Unique Arctic bumblebee subspecies found on Wrangel Island
The subspecies was initially believed to be solely associated with the Novaya Zemlya Archipelago in the Arkhangelsk Region. This had been reported on the website of the Russian Federal Research Center for the Comprehensive Study of the Arctic.
However, Mikhail Berezin, the Head of the Moscow Zoo’s Entomology Department, newly found the subspecies on Wrangel Island located over 3,600 kilometers away from the bumblebees believed natural habitat, Arctic.ru reports.
To figure out the oddity, Berezin handed over the bumblebee to biologists in Arkhangelsk for a series of gene profiling tests to be run. The results showed that the Wrangel bumblebee is slightly different from the Novaya Zemlya one, and thus unique to the Wrangel region.
According to scientist Grigory Potapov, the abdomen and chest of the newly discovered bumblebee subspecies is lighter in color than its Novaya Zemlya “relative”, Potapov told Lenta.
Its physical appearance also deviates slightly from the Novaya Zemlya bumblebee.
Berezin announced that “based on the results of genetic analysis, during which several nuclear and mitochondrial genes were deciphered, we came to the conclusion that the Wrangel bumblebee is a separate population of Bombus glacialis.”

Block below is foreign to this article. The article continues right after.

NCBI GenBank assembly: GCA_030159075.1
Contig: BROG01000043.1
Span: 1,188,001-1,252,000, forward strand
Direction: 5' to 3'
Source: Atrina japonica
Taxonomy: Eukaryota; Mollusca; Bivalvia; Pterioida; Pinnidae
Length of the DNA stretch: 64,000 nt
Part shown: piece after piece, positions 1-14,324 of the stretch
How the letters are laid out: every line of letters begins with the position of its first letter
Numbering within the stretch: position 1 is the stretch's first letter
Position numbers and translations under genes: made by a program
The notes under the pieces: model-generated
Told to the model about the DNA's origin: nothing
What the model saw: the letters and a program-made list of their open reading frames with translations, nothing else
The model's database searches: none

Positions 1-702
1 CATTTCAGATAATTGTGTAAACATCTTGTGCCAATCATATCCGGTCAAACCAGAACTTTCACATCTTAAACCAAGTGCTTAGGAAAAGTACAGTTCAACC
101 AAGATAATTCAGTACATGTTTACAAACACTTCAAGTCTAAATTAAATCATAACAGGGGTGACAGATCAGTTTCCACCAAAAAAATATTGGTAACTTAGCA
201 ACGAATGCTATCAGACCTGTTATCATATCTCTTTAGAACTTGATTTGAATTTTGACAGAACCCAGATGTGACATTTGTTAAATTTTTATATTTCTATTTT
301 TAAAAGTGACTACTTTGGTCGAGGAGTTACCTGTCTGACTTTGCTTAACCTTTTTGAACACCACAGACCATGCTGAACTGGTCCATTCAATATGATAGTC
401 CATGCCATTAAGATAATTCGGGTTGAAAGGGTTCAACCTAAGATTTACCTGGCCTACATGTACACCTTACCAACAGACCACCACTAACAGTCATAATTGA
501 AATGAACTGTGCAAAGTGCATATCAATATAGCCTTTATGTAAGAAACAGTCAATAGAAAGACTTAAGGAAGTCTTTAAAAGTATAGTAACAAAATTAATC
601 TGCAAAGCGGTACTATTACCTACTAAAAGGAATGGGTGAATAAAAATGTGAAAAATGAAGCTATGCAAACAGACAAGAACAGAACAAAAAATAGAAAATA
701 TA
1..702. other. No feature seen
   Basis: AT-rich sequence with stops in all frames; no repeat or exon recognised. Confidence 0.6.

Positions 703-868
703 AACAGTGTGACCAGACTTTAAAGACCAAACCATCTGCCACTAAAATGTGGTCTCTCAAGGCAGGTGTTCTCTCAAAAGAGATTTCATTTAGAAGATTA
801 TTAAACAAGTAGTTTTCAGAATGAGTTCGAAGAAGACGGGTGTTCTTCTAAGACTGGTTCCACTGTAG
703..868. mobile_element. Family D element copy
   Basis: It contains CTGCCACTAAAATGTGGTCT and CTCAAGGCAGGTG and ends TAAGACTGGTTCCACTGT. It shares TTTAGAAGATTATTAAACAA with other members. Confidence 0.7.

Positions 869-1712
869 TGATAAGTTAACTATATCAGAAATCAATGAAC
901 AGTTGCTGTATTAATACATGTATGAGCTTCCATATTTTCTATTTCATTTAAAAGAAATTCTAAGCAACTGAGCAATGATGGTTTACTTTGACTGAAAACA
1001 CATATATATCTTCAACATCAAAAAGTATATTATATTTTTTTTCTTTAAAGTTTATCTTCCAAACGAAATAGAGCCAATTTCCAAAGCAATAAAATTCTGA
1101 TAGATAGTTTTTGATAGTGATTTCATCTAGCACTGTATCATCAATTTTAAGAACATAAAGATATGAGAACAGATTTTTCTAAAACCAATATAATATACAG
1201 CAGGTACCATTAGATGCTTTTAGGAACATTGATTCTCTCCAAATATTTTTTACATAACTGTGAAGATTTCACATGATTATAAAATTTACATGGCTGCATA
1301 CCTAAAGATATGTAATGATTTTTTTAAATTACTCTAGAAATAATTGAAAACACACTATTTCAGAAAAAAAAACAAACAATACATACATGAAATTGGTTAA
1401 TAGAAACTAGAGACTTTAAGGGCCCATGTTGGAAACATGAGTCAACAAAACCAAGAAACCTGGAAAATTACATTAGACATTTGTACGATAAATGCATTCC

The first reported sighting of the Bombus glacialis, or the Arctic bumblebee, was in 1902 in the Novaya Zemlya region. However, it was only in 2017 that the bumblebee’s genome was fully decoded by researchers.
It is believed that the way in which the bumblebee ended up on the continental Arctic shelf was through a previously existing, ancient natural bridge between Asia and North America called Beringia. Wrangel Island was part of the Beringia, which in ancient geological eras, when the Arctic shelf was not covered with water, different animal species used as a bridge to migrate from the Americas to the Arctic.
The Wrangel Island’s bumblebees build nests inside tunnels lemmings use as a dwelling. The insects are an important component of the diet of Arctic foxes and birds in the region.
However, researchers expect that the Arctic bumblebee can become extinct due to climate change and the active development of Arctic mineral deposits. The process of potentially listing the subspecies in the Red Data Book has already begun.